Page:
Jeep backflips on electric plans, adds petrol version of new electric … – Drive

Jeep’s first electric car will now be available with petrol power in more European countries as demand for electric cars reportedly stalls.

US off-road specialist Jeep has done a U-turn on plans to sell its latest car with electric power only in Germany, France and the UK – and added a petrol-powered version – as sales of small electric vehicles stall in Europe.

The Jeep Avenger city SUV – not currently planned for Australia – was intended to be sold in most of Europe exclusively with electric power, and only offer the option of a petrol version in Italy, Spain and Poland where electric-car sales are slower.

However high demand for petrol Avengers in countries where it is not sold – through examples imported from other markets – and a slowdown in electric-car sales have prompted Jeep to expand the petrol model to Germany, France and the UK.

The significant turnaround follows cuts to electric-car production by Volkswagen last month due to demand running 30 per cent lower than the German car giant’s planned production.

Jeep Europe CEO Eric Laforge reportedly told industry journal Automotive News Europe the expansion of petrol Avenger sales is “pragmatic”, and intended to prevent Jeep showrooms losing sales to imported vehicles.

The US car maker claims the decision has no impact on its plan to go electric-only, and end sales of petrol vehicles in Europe in 2030.

Data published by Automotive News Europe shows sales of electric models in the “small SUV” category in Europe has dropped from 3 to 2 per cent so far this year, compared to last year.

Dataforce figures cited by the publication shows sales of small electric SUVs have risen by 9.2 per cent this year compared to last year – but sales of all small SUVs have increased by 17 per cent, irrespective of power type.

Over the first five months of 2023, Jeep has reported 7214 Avenger SUVs as sold so far this year – 87 per cent of which were petrol-powered (6252 petrol vs 962 electric).

According to Automotive News Europe, the US off-road specialist claims this statistic is “misleading” as over this period the vehicle was only available in Italy and Spain, where the petrol version is available and electric cars are not as popular due to less developed charging infrastructure, plus France.

However it could also be seen as most representative of demand for the Jeep Avenger petrol in the markets where it is available.

About three-quarters of Jeep Avenger sales to date have been in Italy, according to Automotive News Europe.

The petrol Avenger is forecast to account for “a few thousand” sales each year in Germany, France and the UK, according to Jeep Europe boss Eric Laforge, where they will be sold in “limited numbers”.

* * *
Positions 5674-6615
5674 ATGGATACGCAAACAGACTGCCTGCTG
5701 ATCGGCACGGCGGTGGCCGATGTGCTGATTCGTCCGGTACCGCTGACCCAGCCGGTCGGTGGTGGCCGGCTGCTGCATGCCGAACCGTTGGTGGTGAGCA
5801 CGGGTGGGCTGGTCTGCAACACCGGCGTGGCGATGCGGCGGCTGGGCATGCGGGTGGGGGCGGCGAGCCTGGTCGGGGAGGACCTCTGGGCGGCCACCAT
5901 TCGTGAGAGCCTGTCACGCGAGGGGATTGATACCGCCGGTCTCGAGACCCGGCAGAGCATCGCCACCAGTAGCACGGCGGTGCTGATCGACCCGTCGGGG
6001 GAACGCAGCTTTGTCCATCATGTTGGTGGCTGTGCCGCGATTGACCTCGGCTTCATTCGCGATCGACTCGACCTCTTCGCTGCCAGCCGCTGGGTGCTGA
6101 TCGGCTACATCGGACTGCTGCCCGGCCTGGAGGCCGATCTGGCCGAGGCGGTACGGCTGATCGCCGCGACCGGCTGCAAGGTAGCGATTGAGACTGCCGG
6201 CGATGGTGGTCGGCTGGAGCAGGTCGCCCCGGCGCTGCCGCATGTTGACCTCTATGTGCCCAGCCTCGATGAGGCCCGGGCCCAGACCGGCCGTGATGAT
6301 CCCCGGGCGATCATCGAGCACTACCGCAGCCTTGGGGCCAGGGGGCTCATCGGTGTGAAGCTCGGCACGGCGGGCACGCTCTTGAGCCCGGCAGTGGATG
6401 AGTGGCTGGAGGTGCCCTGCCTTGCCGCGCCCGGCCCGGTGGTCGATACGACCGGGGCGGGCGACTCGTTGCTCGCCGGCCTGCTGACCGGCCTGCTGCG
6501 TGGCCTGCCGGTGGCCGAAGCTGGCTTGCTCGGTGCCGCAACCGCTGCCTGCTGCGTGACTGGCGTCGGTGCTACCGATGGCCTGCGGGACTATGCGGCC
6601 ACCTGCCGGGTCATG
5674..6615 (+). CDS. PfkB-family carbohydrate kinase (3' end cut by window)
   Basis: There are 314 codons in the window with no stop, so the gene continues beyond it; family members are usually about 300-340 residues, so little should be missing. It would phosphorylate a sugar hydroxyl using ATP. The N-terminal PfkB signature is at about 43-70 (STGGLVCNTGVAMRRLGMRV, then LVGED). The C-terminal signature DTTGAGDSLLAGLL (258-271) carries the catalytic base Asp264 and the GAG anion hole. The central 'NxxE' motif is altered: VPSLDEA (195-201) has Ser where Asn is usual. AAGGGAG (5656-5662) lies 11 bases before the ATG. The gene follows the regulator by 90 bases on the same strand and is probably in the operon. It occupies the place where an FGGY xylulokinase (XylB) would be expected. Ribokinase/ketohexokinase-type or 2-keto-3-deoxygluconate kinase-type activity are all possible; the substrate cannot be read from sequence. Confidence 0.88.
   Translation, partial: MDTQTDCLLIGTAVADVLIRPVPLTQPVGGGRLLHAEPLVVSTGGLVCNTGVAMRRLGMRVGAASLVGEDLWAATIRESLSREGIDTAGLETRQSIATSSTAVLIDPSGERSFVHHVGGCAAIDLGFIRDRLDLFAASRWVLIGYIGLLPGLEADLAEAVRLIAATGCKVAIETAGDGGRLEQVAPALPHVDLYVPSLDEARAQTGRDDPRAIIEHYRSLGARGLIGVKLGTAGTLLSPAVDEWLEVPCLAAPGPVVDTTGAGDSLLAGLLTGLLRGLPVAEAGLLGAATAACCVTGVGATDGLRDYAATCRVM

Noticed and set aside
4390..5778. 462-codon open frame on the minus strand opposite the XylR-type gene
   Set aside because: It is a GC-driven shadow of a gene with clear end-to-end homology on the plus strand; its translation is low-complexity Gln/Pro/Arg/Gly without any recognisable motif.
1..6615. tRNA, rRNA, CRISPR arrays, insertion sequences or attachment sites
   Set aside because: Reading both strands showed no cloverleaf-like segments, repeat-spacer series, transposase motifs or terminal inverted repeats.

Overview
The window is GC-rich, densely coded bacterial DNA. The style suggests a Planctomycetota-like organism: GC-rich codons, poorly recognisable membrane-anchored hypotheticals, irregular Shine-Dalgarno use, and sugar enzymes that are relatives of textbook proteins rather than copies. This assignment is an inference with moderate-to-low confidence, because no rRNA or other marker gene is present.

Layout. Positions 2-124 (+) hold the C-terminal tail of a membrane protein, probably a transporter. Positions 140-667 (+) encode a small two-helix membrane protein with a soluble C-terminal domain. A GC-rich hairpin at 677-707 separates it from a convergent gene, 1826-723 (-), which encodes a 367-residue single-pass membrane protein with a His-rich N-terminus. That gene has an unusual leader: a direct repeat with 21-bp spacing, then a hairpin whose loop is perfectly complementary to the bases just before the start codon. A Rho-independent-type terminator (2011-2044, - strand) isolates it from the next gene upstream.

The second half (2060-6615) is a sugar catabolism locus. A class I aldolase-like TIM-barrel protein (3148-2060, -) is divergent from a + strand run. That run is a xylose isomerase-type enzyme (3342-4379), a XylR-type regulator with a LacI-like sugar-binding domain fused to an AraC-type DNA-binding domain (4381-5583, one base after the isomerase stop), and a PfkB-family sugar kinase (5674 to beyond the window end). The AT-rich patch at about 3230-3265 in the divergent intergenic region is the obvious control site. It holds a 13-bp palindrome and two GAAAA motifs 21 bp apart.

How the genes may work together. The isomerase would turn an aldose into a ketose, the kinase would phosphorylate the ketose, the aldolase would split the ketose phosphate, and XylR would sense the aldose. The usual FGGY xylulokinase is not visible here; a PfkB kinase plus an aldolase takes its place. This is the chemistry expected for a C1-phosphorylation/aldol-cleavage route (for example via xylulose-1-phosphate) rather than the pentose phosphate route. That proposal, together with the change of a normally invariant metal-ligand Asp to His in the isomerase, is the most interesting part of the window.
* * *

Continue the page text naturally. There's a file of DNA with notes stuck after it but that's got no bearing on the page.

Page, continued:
The 1.2-litre turbocharged petrol engine will be offered in a single model grade across most of Europe, the Altitude, priced from €27,000 ($AU44,500) in Germany – €10,000 ($AU16,500) less than the cheapest electric version, and €15,000 ($AU25,000) less than the electric Altitude.

The base price for the petrol Avenger will be the same in all countries – before taxes – to “disincentivise cross-border sales,” according to the publication.

Toyota has been the most vocal of the world’s largest car makers in expressing its belief to maintain a choice of propulsion types – petrol, diesel, hybrid, electric and hydrogen – rather than going all-in on electric power when many buyers may not be ready to make the switch.

“When we look worldwide, there are about 1 billion people who will be among our customer base that do not have enough charging infrastructure in place,” Toyota chairman Akio Toyoda reportedly said in a recent interview cited by Automotive News Europe.

“Therefore, if we say that BEVs are the only option that we should pursue, what will happen to these people who do not have enough infrastructure?”

MORE:Search Used Jeep Cars for Sale
MORE:Search Used Jeep Cars for Sale

Alex Misoyannis has been writing about cars since 2017, when he started his own website, Redline. He contributed for Drive in 2018, before joining CarAdvice in 2019, becoming a regular contributing journalist within the news team in 2020.

Cars have played a central role throughout Alex’s life, from flicking through car magazines at a young age, to growing up around performance vehicles in a car-loving family.

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